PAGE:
From Sochi to South Side, Olympians to march in Irish parade
By STeve Metsch email@example.com March 14, 2014 8:22PM
Bronze medal winners from the United States Jamie Greubel and Aja Evans pose during the flower ceremony during the women's bobsled competition at the 2014 Winter Olympics, Wednesday, Feb. 19, 2014, in Krasnaya Polyana, Russia. (AP Photo/Michael Sohn) ORG XMIT: OLYBO259
Updated: April 17, 2014 6:40AM
The 36th South Side Irish St. Patrick’s Day Parade will have an Olympic flavor Sunday.
Three members of the 2014 U.S. Olympic team that recently competed in the Winter Games in Sochi, Russia, are expected to be marching down Western Avenue.
Kendal Coyne, of Palos Heights, and a silver medal winner with the U.S. women’s hockey team; Aja Evans, a product of Morgan Park High School and a bronze medal winner in the women’s bobsled; and speedskater Emery Lehman, a sophomore at Oak Park-River Forest High School, are planning to attend, promoter Ellyn Caruso said Friday.
The parade, expected to draw about 150,000 spectators, starts at noon Sunday at 103rd Street and Western Avenue and heads south to 115th Street.
Organizers decided after the Olympics, “wouldn’t it be great to have some athletes here?” Caruso said.
“We reached out to all the Olympians from the Chicago area and got these three,” Caruso said.
The Olympians will march with their families and friends. And, yes, the medal winners are expected to have their hardware with them, Caruso said. All three are expected to wear their Team USA gear.
It’s fitting, she said, that successful Olympic athletes should be paired with successful local athletes.
“Every year, we honor our student athletes who are state champs. So we thought, ‘What better than having the Olympians lead them?’” Caruso said.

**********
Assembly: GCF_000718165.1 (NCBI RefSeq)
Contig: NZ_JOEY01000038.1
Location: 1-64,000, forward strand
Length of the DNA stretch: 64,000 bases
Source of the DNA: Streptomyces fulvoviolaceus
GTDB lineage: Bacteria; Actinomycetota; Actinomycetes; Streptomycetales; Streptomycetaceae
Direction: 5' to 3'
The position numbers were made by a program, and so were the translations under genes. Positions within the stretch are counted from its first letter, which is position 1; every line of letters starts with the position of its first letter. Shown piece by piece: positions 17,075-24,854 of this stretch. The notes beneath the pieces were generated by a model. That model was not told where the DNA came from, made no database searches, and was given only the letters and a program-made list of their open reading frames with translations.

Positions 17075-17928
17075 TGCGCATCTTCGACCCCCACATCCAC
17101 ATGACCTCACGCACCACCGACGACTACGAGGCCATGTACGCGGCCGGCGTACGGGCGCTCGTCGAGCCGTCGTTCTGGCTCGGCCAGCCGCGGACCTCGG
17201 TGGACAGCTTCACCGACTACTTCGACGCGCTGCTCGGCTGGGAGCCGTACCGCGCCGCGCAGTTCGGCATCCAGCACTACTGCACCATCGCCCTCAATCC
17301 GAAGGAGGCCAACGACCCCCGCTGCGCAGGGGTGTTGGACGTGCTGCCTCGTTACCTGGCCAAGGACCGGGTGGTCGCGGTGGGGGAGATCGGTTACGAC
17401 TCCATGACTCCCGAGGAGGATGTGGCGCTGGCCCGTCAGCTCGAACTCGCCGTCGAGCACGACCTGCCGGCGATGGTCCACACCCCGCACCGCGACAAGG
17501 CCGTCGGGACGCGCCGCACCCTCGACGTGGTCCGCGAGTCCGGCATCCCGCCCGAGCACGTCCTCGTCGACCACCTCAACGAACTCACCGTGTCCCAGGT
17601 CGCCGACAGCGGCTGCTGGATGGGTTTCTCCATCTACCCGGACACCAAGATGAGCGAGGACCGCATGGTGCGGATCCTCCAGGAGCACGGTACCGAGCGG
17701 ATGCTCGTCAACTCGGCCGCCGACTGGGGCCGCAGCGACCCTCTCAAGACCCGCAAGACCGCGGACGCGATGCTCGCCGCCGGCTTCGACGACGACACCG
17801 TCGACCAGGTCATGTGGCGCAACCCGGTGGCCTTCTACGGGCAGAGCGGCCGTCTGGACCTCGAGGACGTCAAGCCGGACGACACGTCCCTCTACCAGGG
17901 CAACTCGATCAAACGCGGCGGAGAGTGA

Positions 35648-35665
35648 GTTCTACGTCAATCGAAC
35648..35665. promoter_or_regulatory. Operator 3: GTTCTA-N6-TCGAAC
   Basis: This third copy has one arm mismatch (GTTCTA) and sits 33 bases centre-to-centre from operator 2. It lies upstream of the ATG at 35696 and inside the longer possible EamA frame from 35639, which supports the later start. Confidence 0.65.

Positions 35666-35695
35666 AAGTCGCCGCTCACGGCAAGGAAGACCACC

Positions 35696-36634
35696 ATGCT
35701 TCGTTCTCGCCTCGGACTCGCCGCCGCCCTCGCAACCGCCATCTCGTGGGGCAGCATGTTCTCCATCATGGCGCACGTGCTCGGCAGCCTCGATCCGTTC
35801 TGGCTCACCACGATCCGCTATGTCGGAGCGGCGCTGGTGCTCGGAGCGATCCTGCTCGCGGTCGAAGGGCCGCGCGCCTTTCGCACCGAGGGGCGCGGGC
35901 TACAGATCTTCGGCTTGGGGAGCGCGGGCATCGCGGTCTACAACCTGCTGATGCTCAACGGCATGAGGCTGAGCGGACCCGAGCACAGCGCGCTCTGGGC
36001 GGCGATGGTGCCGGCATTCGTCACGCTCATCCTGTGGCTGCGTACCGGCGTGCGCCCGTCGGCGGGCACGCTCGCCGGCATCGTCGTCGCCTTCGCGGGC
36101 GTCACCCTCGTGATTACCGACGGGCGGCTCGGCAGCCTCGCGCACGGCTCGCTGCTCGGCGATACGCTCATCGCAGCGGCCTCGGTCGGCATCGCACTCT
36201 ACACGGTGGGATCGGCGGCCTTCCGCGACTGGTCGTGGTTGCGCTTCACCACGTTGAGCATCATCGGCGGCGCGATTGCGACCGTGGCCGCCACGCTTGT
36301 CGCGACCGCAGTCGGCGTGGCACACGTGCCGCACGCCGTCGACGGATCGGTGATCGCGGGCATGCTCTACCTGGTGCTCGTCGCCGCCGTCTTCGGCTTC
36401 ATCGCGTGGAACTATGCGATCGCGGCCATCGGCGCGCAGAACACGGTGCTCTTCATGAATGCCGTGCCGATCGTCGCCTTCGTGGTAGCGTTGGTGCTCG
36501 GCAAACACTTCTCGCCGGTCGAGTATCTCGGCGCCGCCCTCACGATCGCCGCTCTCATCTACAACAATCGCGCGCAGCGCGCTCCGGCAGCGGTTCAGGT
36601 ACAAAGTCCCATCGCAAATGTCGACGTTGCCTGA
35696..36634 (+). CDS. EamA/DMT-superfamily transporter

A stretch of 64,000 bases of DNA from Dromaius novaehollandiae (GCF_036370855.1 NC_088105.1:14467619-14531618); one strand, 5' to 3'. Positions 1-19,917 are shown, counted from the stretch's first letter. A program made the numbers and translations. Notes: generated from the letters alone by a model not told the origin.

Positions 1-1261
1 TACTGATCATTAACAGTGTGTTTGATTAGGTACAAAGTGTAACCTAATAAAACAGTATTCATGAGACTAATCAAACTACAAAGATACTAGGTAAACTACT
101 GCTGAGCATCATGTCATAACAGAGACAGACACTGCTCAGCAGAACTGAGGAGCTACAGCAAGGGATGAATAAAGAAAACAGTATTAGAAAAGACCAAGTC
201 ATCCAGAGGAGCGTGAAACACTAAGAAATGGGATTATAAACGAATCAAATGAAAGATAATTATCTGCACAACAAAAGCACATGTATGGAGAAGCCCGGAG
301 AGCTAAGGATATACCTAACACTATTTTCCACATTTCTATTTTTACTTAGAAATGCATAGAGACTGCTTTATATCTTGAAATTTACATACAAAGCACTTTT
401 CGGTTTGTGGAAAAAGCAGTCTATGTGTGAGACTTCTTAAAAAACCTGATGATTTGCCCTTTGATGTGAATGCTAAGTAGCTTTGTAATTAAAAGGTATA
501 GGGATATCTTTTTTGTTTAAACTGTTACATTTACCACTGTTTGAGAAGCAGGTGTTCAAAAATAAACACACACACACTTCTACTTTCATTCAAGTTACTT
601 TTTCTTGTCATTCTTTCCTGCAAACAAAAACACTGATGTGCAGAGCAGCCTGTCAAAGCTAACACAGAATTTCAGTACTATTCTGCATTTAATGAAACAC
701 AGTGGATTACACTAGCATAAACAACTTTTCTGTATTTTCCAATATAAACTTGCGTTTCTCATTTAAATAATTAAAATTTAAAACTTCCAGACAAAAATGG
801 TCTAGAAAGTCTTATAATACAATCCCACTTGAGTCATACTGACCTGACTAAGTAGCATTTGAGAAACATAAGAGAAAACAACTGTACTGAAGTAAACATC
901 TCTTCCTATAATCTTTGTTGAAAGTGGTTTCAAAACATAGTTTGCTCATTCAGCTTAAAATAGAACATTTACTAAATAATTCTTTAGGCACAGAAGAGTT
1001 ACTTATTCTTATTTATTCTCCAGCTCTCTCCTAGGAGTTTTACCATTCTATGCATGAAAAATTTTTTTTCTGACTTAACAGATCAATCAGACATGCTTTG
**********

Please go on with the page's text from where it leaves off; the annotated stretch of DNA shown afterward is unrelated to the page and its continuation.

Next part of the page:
The trio will lead the way for members of the six state champion teams with ties to the 19th Ward: Brother Rice’s rugby team; Morgan Park’s boys basketball team; Mother McAuley’s volleyball team; Mount Carmel’s baseball and football teams; and St. Ignatius’ girls water polo team.
The parade, in its third year after a two-year hiatus, has 99 entrants, Caruso said. Included are six marching bands, seven pipe bands and three Irish dancing troupes, along with floats representing families, schools and parishes.
The grand marshal is the Mulliganeers, a charitable orgranzation that helps families with children who have serious medical problems. The parade honoree this year is County Fair Foods, a family-owned grocery store along the parade route that is celebrating its 50th year in business.
The second annual Emerald Isle Mile will begin at 11 a.m., taking runners and walkers north on Western Avenue from 112th Street to the finish line at 104th Street.
Once again, there is a zero tolerance policy regarding drinking alcoholic beverages along the parade route. Organizers have credited that policy with helping free the parade from its formerly rowdy reputation — one that led to it being canceled for two years — and returning it to its family roots.